Microsoft To Let Partners Handle Office 365 Subscription Billing

Office 365 Worldwide Partner Conference

The move will eliminate a point of friction that has existed between Microsoft and some solution providers since Office 365 launched a little more than a year ago. Until now partners have only been able to play an "adviser role" in Office 365 sales while Microsoft billed customers directly for Office 365 subscriptions and paid back to "adviser" partners a margin on subscription fees.

Some partners said not allowing them to bill clients for the Office 365 service, which Microsoft hosts, interfered in the solution provider-customer relationship. Partners that provided services around Office 365 had to bill their customers separately from the subscriptions, creating unnecessary paperwork and confusion.

[Related: Q&A: Microsoft Channel Execs Outline Windows, Cloud Opportunities For Partners ]

The initial Microsoft decision to have a direct billing relationship with customers was based on the need to be sure Office 365 worked as advertised, said Kirk Gregersen, general manager of Microsoft Office marketing, in an interview.

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While Gregersen didn't disclose Office 365 sales, he said it's on track to be Microsoft's fastest-growing business product. And about 75 percent of the subscriptions have been sold or deployed with a partner involved.

About 50 percent of the 50,000 solution providers in the adviser program that have been working with Office 365 are what Gregersen described as "born-in-the-cloud" solution providers who have built new business models around cloud computing.

But the other 50 percent are more traditional resellers, many of which wanted to sell the Office 365 subscriptions and bill customers directly. Gregersen said that fits better with their business models, including paying their sales staff based on top-line revenue.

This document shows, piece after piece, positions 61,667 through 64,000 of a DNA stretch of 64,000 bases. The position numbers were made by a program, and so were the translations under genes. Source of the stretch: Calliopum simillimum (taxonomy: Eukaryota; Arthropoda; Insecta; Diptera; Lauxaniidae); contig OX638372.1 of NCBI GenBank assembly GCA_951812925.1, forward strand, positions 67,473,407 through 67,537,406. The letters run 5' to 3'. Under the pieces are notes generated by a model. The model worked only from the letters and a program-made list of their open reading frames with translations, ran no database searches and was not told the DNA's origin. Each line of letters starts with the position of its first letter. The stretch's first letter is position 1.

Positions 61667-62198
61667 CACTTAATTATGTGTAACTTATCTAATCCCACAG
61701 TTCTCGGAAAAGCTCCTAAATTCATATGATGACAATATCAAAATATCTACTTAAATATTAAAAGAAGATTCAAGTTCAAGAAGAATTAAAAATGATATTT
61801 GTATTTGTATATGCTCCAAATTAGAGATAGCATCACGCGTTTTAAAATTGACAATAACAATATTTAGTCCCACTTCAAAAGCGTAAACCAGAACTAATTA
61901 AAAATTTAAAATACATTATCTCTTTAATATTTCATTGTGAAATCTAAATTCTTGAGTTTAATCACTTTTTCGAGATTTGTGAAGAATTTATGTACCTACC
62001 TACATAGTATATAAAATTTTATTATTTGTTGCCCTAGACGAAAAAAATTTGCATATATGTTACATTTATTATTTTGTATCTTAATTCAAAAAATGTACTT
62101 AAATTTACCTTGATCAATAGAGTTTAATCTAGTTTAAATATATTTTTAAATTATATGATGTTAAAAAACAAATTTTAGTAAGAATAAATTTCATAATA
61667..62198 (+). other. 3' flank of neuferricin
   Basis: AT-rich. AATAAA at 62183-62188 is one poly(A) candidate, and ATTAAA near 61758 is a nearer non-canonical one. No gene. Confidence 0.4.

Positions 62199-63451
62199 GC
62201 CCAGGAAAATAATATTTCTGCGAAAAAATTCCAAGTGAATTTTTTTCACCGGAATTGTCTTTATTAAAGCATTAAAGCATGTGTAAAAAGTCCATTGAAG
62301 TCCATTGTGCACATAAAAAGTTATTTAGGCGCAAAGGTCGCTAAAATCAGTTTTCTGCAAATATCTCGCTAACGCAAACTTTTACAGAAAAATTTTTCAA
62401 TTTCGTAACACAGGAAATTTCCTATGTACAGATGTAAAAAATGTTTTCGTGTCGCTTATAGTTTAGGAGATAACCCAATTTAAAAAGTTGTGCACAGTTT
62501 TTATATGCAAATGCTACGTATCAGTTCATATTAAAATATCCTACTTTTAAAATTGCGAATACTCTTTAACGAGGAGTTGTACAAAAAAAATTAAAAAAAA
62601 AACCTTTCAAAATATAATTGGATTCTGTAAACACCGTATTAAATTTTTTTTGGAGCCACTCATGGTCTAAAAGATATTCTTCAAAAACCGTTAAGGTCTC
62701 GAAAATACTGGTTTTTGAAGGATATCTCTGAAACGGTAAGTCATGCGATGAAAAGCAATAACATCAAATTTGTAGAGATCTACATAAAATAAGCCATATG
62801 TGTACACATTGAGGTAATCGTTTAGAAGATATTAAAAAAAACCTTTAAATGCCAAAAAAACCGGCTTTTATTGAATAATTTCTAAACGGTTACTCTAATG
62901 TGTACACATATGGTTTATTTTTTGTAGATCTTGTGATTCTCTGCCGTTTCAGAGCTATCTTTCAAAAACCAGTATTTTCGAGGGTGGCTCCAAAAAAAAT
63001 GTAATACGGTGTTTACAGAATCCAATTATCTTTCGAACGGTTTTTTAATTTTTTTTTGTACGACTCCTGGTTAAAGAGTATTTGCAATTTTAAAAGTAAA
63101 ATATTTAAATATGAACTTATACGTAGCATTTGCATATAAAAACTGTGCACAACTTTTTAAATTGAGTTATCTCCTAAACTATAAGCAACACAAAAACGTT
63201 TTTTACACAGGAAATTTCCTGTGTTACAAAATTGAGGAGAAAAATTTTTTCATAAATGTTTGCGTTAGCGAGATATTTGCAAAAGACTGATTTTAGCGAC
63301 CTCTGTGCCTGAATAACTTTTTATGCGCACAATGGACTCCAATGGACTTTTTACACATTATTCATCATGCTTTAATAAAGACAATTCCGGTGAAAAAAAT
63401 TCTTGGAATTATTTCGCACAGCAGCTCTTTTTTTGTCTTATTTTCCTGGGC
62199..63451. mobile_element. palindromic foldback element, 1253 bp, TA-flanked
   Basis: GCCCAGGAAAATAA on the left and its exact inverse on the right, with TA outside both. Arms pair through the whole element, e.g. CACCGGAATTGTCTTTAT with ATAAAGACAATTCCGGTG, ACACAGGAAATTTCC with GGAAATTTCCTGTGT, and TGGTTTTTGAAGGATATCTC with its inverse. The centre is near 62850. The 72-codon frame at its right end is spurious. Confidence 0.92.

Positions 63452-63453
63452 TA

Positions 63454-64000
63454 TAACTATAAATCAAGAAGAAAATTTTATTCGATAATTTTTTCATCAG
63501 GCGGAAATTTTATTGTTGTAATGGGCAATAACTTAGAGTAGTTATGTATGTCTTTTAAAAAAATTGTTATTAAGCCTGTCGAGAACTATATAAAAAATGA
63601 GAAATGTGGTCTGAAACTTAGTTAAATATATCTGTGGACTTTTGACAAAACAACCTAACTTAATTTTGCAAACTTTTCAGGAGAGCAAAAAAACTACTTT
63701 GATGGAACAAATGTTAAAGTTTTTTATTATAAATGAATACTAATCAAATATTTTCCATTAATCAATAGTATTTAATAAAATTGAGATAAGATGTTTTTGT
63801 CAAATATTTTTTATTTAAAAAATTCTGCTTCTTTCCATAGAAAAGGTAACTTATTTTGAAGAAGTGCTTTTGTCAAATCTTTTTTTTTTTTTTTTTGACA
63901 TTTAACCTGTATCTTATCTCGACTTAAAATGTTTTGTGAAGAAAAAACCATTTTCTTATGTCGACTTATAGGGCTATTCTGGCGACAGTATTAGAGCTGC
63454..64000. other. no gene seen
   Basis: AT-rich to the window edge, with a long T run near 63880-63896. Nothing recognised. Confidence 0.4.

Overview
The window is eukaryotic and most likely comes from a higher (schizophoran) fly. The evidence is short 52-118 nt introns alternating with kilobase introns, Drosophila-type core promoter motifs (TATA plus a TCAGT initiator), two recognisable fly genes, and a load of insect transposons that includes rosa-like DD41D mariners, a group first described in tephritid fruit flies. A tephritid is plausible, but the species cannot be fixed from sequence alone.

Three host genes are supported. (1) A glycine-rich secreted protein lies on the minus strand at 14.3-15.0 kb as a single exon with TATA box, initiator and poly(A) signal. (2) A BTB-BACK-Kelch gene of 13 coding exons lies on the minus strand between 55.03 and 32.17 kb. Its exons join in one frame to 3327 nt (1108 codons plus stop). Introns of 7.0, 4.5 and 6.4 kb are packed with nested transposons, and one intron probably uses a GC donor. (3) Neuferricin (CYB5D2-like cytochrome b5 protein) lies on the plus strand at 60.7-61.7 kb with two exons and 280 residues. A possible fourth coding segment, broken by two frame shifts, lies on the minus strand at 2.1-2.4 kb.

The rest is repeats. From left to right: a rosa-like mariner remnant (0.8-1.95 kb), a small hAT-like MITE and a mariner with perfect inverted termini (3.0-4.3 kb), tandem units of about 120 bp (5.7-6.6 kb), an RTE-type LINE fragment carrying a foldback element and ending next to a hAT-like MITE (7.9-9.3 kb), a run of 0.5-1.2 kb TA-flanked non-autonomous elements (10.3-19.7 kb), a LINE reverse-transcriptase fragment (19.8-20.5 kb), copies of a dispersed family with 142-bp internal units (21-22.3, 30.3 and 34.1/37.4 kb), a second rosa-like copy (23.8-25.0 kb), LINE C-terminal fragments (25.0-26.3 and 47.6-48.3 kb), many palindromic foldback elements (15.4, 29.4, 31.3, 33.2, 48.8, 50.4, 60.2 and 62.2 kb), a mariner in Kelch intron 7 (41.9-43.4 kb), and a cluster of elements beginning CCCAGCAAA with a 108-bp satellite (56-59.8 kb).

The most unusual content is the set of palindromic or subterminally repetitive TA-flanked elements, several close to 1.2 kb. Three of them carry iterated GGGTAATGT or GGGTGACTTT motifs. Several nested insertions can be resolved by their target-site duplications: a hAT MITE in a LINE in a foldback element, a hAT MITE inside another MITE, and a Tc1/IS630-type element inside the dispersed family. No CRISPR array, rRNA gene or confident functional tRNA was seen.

Microsoft, Redmond, Wash., is launching the Office 365 Open program under which partners can buy Office 365 subscription keys from a price list, sell subscriptions to customers and bill them for the service. That's the approach Microsoft offers channel partners for most of its software products.

"They can package up their own services with the subscriptions on their invoices," Gregersen said. "And they can recognize more top-line revenue. We know that for our 'Open' partners, this is their lifeblood. This will have a huge impact."

"This will really transform how [managed service providers] can sell Office 365 to their clients," said David Geevaratne, president and co-founder of New Signature, a Washington, D.C.-based solution provider and Microsoft Gold certified partner.

New Signature's midsize and large customers get Office 365 through enterprise agreements with Microsoft, but small customers had to pay using credit cards, Geevaratne said. His company had to spend time helping those customers manage their accounts rather than providing services with more value. "Now I can take that burden off the customer," he said.

"Microsoft has listened," he said, noting that some partners weren't happy with the adviser option. "This demonstrates Microsoft's continued commitment to the channel."

Microsoft is developing an Office 365 SKU and price list, Gregersen said, but he would only say that the "Office 365 Open" option would be available in the current fiscal year ending June 30, 2013.